North Star Club

When it comes to directions, Dominic’s knowledge leaves a lot to be desired.

I’ll admit that when it comes to map reading (even Google map reading) I’m embarrassingly bad, but even at home we can drive the same route for what feels like the hundredth time and he can still look bewildered. Yet somehow when we’re 20 minutes away from North Star (somewhere we’ve only visited once before), he knows exactly where he is, where he’s going and tells me to turn off the satnav. Either this shows how memorable this place is, or he’s taking the piss out of me on every other journey we’ve taken together. I prefer to believe the former.

 

We first visited North Star Club last year during it’s opening month, and we knew we’d return. If you like the tranquillity of camping, but the luxury of London hotels, then this is the place for you. After breaking our vow to set off ‘first thing’, we endured a particularly testing car journey with Penny refusing to nap, territorial fights over the almighty iPad, wrong turns and a toilet accident in the car seat a mere 20 minutes into the journey (wee, heat and a two hour journey is not pleasant). Dom and I asked ourselves why we didn’t just leave the kids at home, and why we had children at all but then… we arrived. You’ll soon realise just as we did, that no matter how horrible the car journey is (and I know with kids in tow it can get pretty gruesome) it’s all forgotten the moment you’re on site and you close the car door. (If not just run for the bushes, it’ll give you at least a five minute breather while the kids try to find you).

 

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Our lodge – the Amy Johnson suite – was light, airy and filled with perfectly picked interiors. If it hadn’t been for the lack of internet signal we’d have been tempted to google van hire so we could loot the lot. The super king sized bed is draped in faux fur, four silver birch trees act as a four poster bed and the log fire is prepped, waiting to be lit (even if it is 20c outside, the novelty of a blazing log fire will overrule common sense). Following on from the bedroom is the bathroom – get ready to be impressed, as this bathroom is bigger than my bedroom at home. You may think that this much space for a bathroom is excessive, but after a few days with children, water fights, mud, dirt and umpteen changes of clothes, that excess space becomes a necessity. Here you’ll enjoy a walk in shower, a stone sink and a bath you could sleep in.

The lodge itself also has a second bedroom with a set of bunk beds, and the chesterfield sofa in the living room/communal room doubles up as a sofa bed. This means the lodges can hold large families, hen parties, group bookings, etc. The only problem I can see is deciding who gets the master bedroom – I suggest a game of rock, paper, scissors to avoid any major fallouts. As you walk outside the lodge, you have your own private veranda where you’ll find your kitchen, in other words, your BBQ and dining table. I always enjoy eating outside, but theres something really special about eating a pain au chocolat on a morning with a view of never-ending trees and birdsong as your soundtrack.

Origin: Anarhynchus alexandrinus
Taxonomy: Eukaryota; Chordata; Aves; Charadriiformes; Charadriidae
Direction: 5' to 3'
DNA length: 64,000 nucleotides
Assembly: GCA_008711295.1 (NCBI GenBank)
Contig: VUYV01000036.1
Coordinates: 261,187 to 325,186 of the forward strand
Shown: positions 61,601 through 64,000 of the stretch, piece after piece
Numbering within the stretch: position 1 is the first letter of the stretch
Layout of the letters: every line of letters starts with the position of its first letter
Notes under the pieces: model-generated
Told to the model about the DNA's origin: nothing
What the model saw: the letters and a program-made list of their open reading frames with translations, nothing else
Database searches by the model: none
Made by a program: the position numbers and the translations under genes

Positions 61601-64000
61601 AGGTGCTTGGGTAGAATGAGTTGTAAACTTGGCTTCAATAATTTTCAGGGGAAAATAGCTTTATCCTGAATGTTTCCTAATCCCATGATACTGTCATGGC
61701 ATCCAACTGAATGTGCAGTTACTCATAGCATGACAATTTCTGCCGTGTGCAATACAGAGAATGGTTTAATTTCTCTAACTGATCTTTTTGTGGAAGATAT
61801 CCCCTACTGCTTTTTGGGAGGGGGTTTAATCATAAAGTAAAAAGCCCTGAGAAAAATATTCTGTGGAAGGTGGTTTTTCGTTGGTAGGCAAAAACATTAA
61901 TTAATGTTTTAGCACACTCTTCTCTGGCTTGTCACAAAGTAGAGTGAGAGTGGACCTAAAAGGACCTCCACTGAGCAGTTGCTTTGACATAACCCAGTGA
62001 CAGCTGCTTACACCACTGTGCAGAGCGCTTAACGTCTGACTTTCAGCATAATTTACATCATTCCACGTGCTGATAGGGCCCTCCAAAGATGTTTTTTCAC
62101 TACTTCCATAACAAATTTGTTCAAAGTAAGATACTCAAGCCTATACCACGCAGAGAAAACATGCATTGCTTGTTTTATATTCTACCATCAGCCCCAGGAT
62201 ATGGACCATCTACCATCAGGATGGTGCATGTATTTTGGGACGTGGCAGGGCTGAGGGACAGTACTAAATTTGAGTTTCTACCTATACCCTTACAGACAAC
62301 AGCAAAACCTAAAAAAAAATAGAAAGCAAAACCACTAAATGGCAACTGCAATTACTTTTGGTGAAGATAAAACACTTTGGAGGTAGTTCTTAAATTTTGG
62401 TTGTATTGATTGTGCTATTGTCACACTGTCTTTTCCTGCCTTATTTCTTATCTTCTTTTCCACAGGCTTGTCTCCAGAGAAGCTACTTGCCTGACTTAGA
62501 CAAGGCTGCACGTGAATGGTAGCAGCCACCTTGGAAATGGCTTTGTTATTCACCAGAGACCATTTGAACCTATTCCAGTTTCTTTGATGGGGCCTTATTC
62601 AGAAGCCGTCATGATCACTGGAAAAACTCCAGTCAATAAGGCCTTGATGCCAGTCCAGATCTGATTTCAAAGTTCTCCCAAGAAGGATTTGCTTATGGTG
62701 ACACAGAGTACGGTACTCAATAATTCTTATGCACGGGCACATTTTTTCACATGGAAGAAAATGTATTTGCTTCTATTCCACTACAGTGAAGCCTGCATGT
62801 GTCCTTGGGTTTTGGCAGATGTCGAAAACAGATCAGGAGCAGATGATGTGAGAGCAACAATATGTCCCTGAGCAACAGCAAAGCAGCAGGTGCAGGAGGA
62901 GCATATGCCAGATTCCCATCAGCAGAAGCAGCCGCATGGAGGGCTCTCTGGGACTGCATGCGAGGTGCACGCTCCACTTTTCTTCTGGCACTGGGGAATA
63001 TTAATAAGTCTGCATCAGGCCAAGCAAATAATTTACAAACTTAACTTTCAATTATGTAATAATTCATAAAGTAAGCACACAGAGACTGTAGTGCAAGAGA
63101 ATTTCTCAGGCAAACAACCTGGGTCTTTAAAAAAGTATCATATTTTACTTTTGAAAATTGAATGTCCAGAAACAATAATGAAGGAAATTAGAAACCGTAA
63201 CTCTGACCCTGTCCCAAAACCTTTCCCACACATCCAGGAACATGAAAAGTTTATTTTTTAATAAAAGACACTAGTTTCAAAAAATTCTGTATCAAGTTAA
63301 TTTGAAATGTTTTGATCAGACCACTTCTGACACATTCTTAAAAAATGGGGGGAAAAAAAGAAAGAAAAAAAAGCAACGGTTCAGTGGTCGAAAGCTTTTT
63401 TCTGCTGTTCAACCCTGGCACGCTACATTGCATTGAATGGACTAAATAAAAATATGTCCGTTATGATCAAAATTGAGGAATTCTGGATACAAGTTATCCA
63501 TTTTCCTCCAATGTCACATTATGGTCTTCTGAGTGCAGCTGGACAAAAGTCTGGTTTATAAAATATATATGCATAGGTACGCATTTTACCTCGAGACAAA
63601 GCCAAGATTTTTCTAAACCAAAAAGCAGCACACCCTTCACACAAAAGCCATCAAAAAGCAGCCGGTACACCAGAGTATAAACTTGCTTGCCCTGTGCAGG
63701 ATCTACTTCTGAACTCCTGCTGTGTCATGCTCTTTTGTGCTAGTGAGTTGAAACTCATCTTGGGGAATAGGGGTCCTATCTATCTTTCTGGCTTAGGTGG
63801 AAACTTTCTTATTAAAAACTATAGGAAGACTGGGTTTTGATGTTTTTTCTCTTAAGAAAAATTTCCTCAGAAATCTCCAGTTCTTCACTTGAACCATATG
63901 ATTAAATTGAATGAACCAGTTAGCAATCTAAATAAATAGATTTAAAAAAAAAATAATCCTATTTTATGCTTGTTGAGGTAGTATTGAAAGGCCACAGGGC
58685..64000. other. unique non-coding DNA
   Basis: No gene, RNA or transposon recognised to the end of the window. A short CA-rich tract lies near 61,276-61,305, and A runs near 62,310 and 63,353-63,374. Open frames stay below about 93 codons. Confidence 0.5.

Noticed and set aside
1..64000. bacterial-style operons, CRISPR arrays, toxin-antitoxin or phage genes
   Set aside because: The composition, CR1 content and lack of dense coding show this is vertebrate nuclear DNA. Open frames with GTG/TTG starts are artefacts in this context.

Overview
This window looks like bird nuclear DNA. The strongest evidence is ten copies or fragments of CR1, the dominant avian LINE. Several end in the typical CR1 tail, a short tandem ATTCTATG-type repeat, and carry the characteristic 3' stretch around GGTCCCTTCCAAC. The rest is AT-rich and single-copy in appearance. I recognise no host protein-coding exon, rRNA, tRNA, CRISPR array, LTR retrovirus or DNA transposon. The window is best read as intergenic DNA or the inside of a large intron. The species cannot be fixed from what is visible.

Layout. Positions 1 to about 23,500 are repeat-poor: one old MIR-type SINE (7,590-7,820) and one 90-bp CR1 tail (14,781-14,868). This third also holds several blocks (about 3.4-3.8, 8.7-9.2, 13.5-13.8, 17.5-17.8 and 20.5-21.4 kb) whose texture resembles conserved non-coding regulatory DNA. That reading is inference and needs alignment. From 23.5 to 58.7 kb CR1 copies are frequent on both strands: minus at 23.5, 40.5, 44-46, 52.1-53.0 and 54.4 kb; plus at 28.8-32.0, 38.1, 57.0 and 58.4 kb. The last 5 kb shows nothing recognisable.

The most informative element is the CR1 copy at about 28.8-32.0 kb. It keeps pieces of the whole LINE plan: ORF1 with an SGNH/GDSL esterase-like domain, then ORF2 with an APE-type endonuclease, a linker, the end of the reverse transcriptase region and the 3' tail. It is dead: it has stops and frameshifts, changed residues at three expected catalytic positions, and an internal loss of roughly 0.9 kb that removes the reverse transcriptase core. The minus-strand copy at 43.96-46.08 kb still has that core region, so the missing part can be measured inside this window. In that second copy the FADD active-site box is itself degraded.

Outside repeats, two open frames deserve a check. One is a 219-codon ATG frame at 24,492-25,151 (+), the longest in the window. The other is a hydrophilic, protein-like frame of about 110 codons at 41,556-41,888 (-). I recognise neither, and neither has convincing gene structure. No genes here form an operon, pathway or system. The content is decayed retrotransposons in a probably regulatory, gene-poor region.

If you’re not much of a people person and like to be left alone, you don’t have to move far from your lodge – there’s enough woodland and space between each lodge to allow you to hide away.

If you’re more of a social butterfly, then you can visit The Woodshed, a renovated old barn and an updated and more stylish version of a clubhouse. Alongside Honesty Teas – a tea and coffee bar where you can choose from coffee or any flavoured tea you can imagine – there’s a selection of chesterfield sofas dressed in fur throws to lounge on, a log burner, low lighting and an array of magazines and books to tuck into. Amelia found a yellow and black striped beetle – obviously a tropical killer, because everyone knows yellow and black means danger (right?), so it was good to have an insect encyclopedia on hand to identify the (completely harmless) Longhorn Beetle. Outside The Woodshed, you’ll also find the campfire – our favourite place. Every night we’d make our way down, marshmallows in hand, ready to get toasting. Then once the kids had reached their sugar limit (about 10 marshmallows each), they’d run around the grass playing water fights while Dom and I relaxed and enjoyed the smell, sound and heat of the fire.

If you want to (dare I say it) venture out into the real world during your stay, then there’s plenty to enjoy. The weather was glorious and so un-British last time we visited that we took advantage and headed to the beachy coves of Flamborough (about an hour away); we paddled in the water, ate fish and chips (legally the only food permitted on a English beach, I think) and skimmed stones across the sea. Tofinish the day off with a bang, Penny fell face first onto some rocks, then jumped up and ran on, while Dom and I recovered from the shock. If you crave a few hours of hustle and bustle, then the stunning city of York is just a 45 minute drive away; filled with shops, restaurants, kid friendly activities (the Castle Museum is definitely worth a visit) and 4G phone signal, you can set yourself up for a jam-packed day and return to your woodland haven when you’re done. If your intentions are to really switch off and escape the outside world, then grab a pack of cards, a good book, and more importantly some good nibbles and you’re good to go. And if your legs start to cramp, or the children become restless, you can venture out for a family friendly walk through the forest. The ideal way to stretch your legs and let the children run free, and you can look forward to them returning with handfuls of small and, most likely squished, creatures of all shapes and sizes.

*Thanks you to the people at North Star Club for our magical stay.


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